The issues in “The Star” relate to the concept of theodicy, which is an attempt to answer the question of the problem of evil that is summed up by three statements: God is good, God is omnipotent or omniscient, and there is evil. The last statement is the easiest to prove and is usually accepted as a given. If God is good, but not omnipotent, he wants to stop evil, but cannot. If God is omnipotent, but not good, he could stop evil, but does not choose to do so. The Judeo-Christian ethic, however, sees God as both good and omnipotent, so some other answer for the existence of evil is necessary. One theodicy is that God has no need to justify himself to humanity; that humanity’s free will causes evil is another. Most religious people accept a theodicy that allows them to reconcile their faith in God with the tragic events of everyday life.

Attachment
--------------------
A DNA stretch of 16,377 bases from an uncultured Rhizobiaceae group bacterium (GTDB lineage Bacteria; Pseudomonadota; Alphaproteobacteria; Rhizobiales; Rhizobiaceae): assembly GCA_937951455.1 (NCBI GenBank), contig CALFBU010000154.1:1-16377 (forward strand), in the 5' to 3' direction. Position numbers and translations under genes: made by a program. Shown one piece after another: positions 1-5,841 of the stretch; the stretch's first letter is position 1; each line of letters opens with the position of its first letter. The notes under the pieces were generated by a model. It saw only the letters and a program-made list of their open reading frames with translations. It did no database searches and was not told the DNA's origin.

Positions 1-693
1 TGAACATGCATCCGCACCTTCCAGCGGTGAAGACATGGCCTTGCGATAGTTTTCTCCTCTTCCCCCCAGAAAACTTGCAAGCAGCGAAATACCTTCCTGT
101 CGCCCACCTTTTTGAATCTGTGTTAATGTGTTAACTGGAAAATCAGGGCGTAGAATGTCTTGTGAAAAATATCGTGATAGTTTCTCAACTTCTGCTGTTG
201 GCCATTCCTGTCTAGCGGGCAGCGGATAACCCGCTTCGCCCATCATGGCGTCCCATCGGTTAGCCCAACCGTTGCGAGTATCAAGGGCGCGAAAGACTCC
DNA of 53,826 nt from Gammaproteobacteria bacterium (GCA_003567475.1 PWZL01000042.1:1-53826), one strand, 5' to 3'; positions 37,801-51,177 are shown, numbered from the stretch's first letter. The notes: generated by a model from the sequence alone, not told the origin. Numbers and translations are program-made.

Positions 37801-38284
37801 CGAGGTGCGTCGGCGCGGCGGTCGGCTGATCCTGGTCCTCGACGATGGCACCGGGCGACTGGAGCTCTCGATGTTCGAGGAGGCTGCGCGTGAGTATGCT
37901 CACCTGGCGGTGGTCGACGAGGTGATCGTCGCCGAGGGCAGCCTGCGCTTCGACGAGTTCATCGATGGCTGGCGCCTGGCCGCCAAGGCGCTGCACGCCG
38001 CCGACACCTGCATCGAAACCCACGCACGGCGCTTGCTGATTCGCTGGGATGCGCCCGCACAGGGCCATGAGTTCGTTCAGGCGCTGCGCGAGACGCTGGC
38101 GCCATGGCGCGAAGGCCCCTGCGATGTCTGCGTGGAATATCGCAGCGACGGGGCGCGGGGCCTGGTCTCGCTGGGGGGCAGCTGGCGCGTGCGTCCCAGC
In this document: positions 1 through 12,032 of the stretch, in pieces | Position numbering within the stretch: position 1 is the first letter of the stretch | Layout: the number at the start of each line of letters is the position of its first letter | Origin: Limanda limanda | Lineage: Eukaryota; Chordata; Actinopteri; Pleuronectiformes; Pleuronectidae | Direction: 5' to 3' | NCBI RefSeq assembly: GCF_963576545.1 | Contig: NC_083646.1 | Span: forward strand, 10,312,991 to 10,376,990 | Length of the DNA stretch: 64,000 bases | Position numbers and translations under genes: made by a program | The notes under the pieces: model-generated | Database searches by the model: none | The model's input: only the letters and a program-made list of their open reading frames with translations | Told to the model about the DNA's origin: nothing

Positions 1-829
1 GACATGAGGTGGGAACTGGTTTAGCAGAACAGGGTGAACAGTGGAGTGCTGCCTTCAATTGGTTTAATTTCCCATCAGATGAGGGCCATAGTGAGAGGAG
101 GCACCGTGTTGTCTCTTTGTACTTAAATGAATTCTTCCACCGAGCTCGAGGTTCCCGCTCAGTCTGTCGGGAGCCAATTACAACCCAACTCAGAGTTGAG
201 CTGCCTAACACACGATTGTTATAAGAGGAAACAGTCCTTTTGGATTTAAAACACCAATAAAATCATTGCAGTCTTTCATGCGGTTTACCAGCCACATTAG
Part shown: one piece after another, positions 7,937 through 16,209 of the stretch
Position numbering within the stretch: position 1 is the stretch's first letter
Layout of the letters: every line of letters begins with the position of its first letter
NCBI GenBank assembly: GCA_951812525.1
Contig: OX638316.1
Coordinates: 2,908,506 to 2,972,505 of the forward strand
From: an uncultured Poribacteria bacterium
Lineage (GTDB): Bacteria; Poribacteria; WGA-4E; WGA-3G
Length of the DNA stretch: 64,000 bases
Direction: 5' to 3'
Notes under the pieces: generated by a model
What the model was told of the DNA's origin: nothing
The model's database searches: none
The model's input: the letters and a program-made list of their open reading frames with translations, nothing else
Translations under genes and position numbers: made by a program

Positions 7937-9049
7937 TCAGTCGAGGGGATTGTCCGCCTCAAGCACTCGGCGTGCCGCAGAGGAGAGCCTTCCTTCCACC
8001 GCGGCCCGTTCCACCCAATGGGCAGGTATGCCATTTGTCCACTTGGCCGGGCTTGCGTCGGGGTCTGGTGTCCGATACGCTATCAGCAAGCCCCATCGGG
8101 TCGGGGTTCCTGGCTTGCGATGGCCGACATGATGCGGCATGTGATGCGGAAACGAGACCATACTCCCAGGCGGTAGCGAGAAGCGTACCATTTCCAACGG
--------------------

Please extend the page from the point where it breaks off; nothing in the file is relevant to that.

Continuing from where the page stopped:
The unnamed narrator of “The Star” claims to have reached a point at which his faith is shaken. The nova’s date will not be ignored by either his shipmates or his fellow scientists back on Earth, nor can he himself ignore it. He recognizes God’s mystery, but can no longer accept it on faith; he has been driven to question all that he had believed.
One may speculate, however, that the Jesuit has not thoroughly lost his faith because the last lines of the story are a plea, almost a prayer, to the God he has tried to claim he no longer accepts. A test of faith may not be the same thing as a loss of faith, and the man, by clinging to his previous dependence on God, may yet save and salvage his understanding of God’s mysteries. The reader is free to speculate whether or not the Jesuit—like the biblical Job who first received the answer that God did not need to justify himself—will be reconciled, or can be.